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Honor God

Essay by   •  May 26, 2011  •  Essay  •  462 Words (2 Pages)  •  1,694 Views

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This excerpt shows us a little bit about the author's beliefs and some of the type of things he grew up with. For example, Ahikar talks a lot about God and how Nadan should respect and work to honor God. So that must mean that the author has some kind of belief in God and his power. This passage gives us a glimpse of the civilizations belief in heredity and who should receive what after the passing of a relative. In the summary, before the text, it explains how Ahikar did not have any male descendants so he decided to pass on his wisdom to his nephew. This shows us that typically a male descendant would receive the best "stuff" the family rather than a female. This also shows us a little about the position and view of Men and women in the civilization and how women are not equal to men. The artist might have been a scribe or assistant to the king because the art shows how the civilization reigned victorious and the king probably wanted his victory recorded. These panels show us that the civilization was in a period of war, because of course, the panels depict a battle scene. It also tells us that the king thought this battle was important to his civilization and his reign over it. In the beginning of my government, five kings . . . with an army of twenty thousand men . . .--and whose power no king had ever broken and overcome in battle--trusting to their strength rushed down and conquered the land of Qummuh (Commagene). With the help of Ashur, my lord, I gathered my war chariots and assembled my warriors; I made no delay, but traversed Kashiari, an almost impassable region. I waged battle in Qummuh with these five kings and their twenty thousand soldiers and accomplished their defeat. Like the Thunderer (the storm god Adad) I crushed the corpses of their warriors in the battle that caused their overthrow. I made their blood to flow over all the ravines and high places of mountains. I cut off their heads and piled them up at the walls of their cities like heaps of grain. I carried off their booty, their goods, and their property beyond reckoning. Six thousand, the rest of their troops, who had fled before my weapons and had thrown themselves at my feet, I took away as prisoners and added to the people of my country.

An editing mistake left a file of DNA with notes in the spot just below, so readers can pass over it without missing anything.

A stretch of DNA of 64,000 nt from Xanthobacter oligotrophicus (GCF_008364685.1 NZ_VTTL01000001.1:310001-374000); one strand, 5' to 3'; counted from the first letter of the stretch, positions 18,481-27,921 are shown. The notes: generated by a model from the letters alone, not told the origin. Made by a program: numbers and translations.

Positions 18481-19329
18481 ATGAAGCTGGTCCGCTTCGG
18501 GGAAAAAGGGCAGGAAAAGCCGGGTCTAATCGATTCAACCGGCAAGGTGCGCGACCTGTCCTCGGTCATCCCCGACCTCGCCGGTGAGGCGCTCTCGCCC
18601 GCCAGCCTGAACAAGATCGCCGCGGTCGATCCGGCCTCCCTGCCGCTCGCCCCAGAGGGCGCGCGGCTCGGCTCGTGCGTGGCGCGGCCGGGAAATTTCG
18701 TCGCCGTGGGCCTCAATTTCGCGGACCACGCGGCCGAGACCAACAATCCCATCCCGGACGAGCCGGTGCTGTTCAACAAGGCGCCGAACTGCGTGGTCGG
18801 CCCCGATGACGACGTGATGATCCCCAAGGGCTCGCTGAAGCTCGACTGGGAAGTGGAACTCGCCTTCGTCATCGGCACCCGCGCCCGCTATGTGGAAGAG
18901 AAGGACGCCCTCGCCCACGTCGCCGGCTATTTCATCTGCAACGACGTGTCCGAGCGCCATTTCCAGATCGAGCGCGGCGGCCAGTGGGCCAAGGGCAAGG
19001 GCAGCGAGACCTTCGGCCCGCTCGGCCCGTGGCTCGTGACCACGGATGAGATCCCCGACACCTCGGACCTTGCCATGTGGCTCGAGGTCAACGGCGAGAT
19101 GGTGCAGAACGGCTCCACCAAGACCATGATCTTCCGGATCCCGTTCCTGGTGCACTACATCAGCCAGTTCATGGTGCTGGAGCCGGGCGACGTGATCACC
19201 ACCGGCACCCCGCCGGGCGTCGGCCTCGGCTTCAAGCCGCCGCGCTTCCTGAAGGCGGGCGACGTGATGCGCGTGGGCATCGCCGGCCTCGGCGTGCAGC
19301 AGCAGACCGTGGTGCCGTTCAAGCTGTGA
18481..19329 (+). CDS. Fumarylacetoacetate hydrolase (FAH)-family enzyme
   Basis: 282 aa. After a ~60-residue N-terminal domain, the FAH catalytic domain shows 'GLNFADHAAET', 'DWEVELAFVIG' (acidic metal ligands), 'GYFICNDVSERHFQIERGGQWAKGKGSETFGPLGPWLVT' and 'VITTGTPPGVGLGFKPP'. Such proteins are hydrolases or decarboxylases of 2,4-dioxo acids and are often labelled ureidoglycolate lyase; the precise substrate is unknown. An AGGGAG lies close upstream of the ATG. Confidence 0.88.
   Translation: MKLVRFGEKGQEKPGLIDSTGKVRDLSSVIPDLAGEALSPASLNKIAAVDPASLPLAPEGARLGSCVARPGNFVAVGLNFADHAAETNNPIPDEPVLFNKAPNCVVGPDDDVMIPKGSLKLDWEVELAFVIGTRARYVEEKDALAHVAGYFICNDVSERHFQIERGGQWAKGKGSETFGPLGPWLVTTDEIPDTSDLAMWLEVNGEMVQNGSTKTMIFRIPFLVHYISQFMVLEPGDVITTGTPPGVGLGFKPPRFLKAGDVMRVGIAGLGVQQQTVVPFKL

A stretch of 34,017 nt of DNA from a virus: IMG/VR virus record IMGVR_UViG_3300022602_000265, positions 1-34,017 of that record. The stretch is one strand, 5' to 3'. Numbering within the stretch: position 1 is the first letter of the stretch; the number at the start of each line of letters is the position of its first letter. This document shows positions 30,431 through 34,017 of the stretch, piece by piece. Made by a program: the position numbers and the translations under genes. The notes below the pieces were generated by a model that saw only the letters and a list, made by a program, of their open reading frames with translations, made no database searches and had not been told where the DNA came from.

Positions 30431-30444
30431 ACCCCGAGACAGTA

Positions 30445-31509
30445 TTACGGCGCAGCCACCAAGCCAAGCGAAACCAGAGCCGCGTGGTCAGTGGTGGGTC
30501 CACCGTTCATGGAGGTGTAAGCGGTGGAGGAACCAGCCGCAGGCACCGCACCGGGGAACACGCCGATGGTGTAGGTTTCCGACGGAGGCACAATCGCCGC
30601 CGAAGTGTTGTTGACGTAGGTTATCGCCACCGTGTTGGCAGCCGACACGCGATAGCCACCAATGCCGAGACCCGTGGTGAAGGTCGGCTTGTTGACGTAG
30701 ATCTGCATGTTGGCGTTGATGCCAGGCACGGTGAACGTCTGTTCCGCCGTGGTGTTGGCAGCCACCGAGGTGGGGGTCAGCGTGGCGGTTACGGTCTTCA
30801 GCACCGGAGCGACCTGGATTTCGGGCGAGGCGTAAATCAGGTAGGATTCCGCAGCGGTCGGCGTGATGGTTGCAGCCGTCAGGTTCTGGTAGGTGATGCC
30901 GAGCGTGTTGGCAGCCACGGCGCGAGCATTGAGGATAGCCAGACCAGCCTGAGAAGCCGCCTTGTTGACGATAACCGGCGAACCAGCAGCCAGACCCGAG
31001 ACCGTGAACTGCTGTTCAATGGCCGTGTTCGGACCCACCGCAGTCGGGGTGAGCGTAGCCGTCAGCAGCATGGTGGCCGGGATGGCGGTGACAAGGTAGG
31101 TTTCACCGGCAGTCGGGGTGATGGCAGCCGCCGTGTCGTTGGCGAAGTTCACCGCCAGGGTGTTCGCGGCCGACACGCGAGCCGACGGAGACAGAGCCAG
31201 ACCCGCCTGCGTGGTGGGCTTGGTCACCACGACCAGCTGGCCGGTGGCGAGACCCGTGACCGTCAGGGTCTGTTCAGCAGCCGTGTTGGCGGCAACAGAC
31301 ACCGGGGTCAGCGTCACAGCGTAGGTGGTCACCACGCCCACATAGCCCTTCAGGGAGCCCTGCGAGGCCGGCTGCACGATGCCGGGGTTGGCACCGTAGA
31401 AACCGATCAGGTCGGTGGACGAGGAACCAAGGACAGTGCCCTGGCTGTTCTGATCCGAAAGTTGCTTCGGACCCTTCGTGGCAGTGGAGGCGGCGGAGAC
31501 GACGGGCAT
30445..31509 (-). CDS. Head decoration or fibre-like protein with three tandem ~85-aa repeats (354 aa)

At that time I marched also against the people of Qummuh, who had become unsubmissive, withholding the tax and tribute due to Ashur, my lord. I conquered Qummuh to its whole extent, and carried off their booty, their goods, and their property; I burned their cities with fire, destroyed, and devastated.



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